Many people across the country are experiencing a labor shortage. Unemployment in many cities is at an all-time low. There is pressure in new competition as more and more facilities are constructed, and rising wage pressures. When it comes to positions in warehouses and distribution centers, there are some additional challenges that we all face in getting employees for both hours and management positions. However, one thing to consider is that many companies have policies that may be contributing to their shortages of employees.
Are These Companies Creating Or Exacerbating Their Own Labor Challenges?
Companies need to evaluate traditional HR and hiring practices that have served companies well for decades. The new reality of today’s employees makes some of those policies outdated. When it comes to hourly employees, we hear more and more that schedule flexibility is high on an employee priority list.
Does your company offer part-time work, either by having just a few days of work per week or even a partial shift to accommodate something like school schedules?
This scheduling certainly increases the complexity of scheduling to ensure the crews have the right number of people to complete the work, but many times is a way to increase flexibility to open the door for more candidates.
Employee Engagement Programs
The other area to consider is increasing any employee engagement programs you have in place.
- Are you providing regular feedback of performance to not only your facility leadership but also the hourly employees?
- Do they understand how they fit in the overall picture of the company goals and how they have an impact on performance?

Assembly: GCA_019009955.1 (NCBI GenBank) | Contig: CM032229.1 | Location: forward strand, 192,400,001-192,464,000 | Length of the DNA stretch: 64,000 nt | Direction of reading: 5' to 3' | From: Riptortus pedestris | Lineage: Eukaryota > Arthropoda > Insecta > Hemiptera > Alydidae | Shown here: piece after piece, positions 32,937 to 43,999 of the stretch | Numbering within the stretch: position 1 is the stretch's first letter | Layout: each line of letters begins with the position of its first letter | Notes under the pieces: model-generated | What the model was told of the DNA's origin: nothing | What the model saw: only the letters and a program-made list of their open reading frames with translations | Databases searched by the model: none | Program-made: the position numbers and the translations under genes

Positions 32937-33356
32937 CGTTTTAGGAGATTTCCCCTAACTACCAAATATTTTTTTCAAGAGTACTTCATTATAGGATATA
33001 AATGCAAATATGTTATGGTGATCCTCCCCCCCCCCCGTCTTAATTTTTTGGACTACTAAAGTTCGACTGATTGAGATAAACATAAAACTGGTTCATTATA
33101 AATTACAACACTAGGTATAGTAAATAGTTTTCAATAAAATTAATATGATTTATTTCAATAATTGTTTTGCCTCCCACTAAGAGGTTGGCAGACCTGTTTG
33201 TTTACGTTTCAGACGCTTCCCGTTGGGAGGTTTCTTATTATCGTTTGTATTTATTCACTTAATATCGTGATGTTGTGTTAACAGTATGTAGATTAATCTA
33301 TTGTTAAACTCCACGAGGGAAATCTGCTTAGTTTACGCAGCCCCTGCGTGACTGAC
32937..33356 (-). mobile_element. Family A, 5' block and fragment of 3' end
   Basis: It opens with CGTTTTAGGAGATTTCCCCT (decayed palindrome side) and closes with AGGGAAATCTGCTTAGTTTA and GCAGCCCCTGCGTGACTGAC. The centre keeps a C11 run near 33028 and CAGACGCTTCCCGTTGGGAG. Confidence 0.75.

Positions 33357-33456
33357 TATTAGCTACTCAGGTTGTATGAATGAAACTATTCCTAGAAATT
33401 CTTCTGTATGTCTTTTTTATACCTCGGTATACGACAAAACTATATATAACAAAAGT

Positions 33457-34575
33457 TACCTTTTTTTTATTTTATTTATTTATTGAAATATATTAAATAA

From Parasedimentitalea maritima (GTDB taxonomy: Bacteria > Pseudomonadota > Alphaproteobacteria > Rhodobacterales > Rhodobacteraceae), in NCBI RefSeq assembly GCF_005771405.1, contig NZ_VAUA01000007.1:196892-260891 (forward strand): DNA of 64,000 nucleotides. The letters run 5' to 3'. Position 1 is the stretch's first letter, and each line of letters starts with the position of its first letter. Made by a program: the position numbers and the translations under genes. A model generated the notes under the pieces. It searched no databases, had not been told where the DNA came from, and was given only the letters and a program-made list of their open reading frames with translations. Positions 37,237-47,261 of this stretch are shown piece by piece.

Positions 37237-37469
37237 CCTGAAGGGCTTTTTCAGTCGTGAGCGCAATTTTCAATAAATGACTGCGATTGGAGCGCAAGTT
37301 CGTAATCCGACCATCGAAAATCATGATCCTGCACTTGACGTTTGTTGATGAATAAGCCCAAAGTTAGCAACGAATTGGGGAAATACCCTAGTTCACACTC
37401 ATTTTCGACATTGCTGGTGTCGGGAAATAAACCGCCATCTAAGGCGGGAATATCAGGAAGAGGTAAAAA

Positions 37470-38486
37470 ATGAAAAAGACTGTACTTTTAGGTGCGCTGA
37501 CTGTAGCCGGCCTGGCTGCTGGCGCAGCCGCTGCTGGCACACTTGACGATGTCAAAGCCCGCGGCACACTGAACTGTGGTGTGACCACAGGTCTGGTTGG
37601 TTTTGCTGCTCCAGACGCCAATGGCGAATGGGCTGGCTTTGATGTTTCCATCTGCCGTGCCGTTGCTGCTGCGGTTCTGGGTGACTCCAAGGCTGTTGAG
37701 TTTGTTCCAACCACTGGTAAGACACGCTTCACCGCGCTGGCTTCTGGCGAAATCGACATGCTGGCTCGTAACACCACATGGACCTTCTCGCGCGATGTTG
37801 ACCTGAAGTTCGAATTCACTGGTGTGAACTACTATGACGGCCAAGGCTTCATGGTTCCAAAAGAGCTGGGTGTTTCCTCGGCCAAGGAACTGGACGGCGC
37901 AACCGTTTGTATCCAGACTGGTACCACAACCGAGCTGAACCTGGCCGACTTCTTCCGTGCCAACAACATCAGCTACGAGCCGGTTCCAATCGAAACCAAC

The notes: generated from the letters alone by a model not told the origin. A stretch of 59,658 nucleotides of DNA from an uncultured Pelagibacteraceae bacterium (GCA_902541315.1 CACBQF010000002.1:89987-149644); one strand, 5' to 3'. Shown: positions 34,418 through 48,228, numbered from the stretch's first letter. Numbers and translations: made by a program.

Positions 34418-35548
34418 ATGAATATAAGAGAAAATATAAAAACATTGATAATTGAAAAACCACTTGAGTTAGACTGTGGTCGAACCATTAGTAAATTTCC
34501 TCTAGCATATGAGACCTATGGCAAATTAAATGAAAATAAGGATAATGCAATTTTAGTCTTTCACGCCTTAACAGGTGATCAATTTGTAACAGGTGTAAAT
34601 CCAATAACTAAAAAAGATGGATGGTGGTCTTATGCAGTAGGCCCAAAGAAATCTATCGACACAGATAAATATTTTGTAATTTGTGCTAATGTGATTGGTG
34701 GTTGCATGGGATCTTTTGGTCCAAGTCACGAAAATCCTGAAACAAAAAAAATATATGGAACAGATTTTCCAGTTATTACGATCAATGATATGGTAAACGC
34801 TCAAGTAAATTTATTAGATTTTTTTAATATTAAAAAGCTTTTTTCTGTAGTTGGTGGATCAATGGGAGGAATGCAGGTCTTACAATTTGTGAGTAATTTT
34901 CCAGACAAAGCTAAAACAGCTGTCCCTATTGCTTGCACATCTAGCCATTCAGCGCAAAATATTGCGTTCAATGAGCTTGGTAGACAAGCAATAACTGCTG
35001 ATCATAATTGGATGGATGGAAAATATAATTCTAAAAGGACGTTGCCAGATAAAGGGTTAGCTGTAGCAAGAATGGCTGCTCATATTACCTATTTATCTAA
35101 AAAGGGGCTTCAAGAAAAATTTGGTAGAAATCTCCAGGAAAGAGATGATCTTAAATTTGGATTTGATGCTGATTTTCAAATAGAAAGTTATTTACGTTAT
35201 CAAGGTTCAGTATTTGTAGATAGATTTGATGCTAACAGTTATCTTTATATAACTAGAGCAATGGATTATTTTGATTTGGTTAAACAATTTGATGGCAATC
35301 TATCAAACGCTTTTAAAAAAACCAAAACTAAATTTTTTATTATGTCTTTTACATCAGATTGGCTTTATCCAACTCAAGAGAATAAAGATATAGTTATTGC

- Is there incentive pay that aligns expectations and accomplishments with what the company finds necessary?
- What feedback mechanisms do you have? What continuous education or learning can you provide your employees to invest in them and their skills?
Hold Managers Responsible For Retention In Their Departments
That enforces the engagement process, and also helps them shape an effective employee orientation program and onboarding process. Instead of having employees just hit the floor and get to work, leaders are more engaged with these employees and can understand and provide feedback on why turnover exists in the first place.
Evaluate Your Hiring Process
Finally, companies need to evaluate hiring requirements and update appropriately. Some require high school or advanced degrees for supervisor candidates, while many seasoned warehouse managers have learned on the job. Another social change is the legalized use of marijuana. Companies need to evaluate their drug screening process to determine the best policy matched with any risks or safety issues for them. Finally, extensive background checks can sometimes limit the opportunities for those who have genuinely made mistakes in the past but are ready to contribute to society.